Another One Bites the Dust
Over the weekend 61-year-old Aloha Airlines ceased flying as a result of higher fuel costs and increased competition. Too much competition prevented them from raising ticket prices to cover the cost of fuel. On Thursday ATA Airlines, also a major carrier to Hawaii, closed its doors.
Passengers showing up for Thursday morning flights were told by state transportation representatives that the airline had ceased operations. Thousands of passengers were left stranded in Hawaii and on the West Coast on their way to the islands. The company filed for bankruptcy and laid off all of its 2200 employees. ATA carried 632,000 passengers to Hawaii in 2007.
Hawaiian Airlines stands to benefit from the halt in operations from both of these carriers. Hawaiian flies to nine cities on the mainland, more than any other airline and flies to all four major markets where ATA operated. Delta and Continental also competed with ATA directly. Hawaiian and Mesa have already said they would add capacity to pick up the slack from Aloha and ATA but you can bet the tickets are not going to be cheap.
This story is going to be repeated many times over the coming years as oil prices continue to rise. No carrier is immune regardless of size. I wrote a lengthy article on the airline crisis last week and the outlook was not pretty.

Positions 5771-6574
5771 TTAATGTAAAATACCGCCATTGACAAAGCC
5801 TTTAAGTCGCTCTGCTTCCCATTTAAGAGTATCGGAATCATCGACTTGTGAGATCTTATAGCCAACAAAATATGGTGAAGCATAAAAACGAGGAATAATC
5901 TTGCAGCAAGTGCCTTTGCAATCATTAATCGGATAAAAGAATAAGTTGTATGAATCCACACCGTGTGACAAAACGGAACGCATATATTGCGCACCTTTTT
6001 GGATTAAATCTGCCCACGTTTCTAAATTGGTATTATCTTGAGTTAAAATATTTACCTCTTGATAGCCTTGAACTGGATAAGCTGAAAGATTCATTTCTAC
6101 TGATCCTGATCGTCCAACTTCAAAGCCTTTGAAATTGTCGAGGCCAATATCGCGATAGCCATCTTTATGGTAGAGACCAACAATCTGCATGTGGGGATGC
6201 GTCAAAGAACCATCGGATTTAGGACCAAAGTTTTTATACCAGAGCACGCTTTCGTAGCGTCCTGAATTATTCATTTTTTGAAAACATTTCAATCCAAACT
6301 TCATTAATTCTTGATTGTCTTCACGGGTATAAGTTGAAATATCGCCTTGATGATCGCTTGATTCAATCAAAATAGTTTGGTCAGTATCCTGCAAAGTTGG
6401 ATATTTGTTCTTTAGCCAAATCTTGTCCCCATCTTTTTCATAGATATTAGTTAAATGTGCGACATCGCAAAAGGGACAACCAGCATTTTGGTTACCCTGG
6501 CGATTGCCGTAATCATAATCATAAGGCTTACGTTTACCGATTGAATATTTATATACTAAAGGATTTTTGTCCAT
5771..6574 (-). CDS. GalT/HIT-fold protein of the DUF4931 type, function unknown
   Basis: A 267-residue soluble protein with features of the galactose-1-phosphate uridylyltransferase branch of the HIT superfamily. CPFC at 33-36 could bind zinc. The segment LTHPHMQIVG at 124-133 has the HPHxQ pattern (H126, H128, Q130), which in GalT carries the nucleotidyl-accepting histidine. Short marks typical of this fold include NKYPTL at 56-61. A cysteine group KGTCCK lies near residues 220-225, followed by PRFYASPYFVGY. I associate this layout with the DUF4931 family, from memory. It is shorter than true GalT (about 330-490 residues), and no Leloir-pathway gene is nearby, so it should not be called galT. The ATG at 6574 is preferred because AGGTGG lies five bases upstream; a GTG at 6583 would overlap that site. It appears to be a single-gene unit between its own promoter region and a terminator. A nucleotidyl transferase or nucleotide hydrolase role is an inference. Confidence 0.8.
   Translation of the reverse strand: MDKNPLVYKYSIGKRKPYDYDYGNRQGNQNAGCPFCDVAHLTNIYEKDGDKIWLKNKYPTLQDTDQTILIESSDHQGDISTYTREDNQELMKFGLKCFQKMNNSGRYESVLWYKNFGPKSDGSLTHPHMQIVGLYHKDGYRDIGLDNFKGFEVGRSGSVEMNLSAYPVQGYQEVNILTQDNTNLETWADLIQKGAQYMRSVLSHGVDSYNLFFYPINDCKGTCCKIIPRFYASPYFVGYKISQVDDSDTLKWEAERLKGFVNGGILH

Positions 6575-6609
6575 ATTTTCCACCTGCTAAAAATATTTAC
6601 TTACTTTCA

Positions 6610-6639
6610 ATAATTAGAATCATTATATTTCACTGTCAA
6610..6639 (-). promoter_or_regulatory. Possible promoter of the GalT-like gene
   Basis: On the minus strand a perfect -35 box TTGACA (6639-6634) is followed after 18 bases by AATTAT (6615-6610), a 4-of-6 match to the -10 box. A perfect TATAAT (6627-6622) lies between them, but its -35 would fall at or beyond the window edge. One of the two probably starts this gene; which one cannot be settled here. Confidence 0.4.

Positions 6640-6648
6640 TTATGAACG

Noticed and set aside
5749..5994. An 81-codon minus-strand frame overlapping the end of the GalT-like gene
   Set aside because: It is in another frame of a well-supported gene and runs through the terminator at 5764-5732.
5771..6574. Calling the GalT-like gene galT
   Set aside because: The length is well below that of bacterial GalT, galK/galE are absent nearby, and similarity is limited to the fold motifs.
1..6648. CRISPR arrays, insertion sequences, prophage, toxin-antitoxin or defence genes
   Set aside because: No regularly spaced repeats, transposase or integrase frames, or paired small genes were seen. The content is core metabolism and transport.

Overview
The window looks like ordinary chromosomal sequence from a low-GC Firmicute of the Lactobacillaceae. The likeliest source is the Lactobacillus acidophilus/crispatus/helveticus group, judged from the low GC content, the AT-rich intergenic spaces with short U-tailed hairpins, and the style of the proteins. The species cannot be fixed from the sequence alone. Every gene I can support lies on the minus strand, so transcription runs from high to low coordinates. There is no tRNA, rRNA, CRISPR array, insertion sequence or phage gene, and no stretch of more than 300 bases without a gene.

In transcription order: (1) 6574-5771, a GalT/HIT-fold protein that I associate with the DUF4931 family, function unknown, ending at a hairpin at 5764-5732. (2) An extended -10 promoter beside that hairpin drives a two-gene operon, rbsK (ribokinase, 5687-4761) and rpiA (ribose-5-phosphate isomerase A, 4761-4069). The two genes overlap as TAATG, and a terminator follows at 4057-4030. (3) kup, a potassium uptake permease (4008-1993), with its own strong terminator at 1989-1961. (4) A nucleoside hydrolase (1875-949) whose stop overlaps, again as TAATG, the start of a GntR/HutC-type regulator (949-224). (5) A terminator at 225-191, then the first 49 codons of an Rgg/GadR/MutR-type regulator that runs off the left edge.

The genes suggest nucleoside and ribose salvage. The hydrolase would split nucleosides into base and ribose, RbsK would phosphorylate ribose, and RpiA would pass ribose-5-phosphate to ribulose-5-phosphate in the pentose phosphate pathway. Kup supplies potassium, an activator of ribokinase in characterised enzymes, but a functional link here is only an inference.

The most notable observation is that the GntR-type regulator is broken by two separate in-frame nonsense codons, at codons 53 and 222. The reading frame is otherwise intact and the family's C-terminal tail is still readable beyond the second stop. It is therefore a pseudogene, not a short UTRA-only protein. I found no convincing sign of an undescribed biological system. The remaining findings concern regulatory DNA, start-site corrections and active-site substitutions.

Northwest cuts capacity and raises rates.
On Thursday Northwest raised prices on international flights, plans to freeze hiring of new pilots and flight attendants and will cut its domestic schedule by 5% beginning in September. CEO Doug Steenland said in recent months "The price of oil has risen dramatically to all time highs and there is no reasonable basis to conclude that they will materially decline anytime soon. These increased costs are significant and require a strong response from us." Northwest said it wanted to move quickly to preserve cash which stood at $3 billion at the end of 2007. Fuel surcharges on international flights will move up to $115 to $160 depending on the destination.